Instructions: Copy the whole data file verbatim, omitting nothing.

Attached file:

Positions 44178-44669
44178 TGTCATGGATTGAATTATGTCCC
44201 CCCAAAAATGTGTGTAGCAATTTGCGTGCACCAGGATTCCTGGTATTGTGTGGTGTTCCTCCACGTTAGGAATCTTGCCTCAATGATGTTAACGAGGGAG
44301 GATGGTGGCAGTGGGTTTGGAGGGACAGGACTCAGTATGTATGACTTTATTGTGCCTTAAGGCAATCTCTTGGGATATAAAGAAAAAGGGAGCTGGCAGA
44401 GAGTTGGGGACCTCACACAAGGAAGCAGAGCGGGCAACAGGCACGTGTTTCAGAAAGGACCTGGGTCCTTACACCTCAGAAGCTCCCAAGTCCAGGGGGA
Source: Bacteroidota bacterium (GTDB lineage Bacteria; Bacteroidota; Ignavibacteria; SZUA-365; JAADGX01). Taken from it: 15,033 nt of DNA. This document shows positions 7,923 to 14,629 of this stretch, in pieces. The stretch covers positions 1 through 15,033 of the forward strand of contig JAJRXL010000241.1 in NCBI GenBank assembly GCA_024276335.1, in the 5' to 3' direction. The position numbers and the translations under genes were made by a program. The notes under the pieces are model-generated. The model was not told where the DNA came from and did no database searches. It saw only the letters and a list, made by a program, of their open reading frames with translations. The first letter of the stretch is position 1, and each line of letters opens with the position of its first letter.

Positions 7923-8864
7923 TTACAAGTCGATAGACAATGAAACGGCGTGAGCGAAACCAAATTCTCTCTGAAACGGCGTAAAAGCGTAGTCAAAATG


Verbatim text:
Positions 44178-44669
44178 TGTCATGGATTGAATTATGTCCC
44201 CCCAAAAATGTGTGTAGCAATTTGCGTGCACCAGGATTCCTGGTATTGTGTGGTGTTCCTCCACGTTAGGAATCTTGCCTCAATGATGTTAACGAGGGAG
44301 GATGGTGGCAGTGGGTTTGGAGGGACAGGACTCAGTATGTATGACTTTATTGTGCCTTAAGGCAATCTCTTGGGATATAAAGAAAAAGGGAGCTGGCAGA
44401 GAGTTGGGGACCTCACACAAGGAAGCAGAGCGGGCAACAGGCACGTGTTTCAGAAAGGACCTGGGTCCTTACACCTCAGAAGCTCCCAAGTCCAGGGGGA
Source: Bacteroidota bacterium (GTDB lineage Bacteria; Bacteroidota; Ignavibacteria; SZUA-365; JAADGX01). Taken from it: 15,033 nt of DNA. This document shows positions 7,923 to 14,629 of this stretch, in pieces. The stretch covers positions 1 through 15,033 of the forward strand of contig JAJRXL010000241.1 in NCBI GenBank assembly GCA_024276335.1, in the 5' to 3' direction. The position numbers and the translations under genes were made by a program. The notes under the pieces are model-generated. The model was not told where the DNA came from and did no database searches. It saw only the letters and a list, made by a program, of their open reading frames with translations. The first letter of the stretch is position 1, and each line of letters opens with the position of its first letter.

Positions 7923-8864
7923 TTACAAGTCGATAGACAATGAAACGGCGTGAGCGAAACCAAATTCTCTCTGAAACGGCGTAAAAGCGTAGTCAAAATG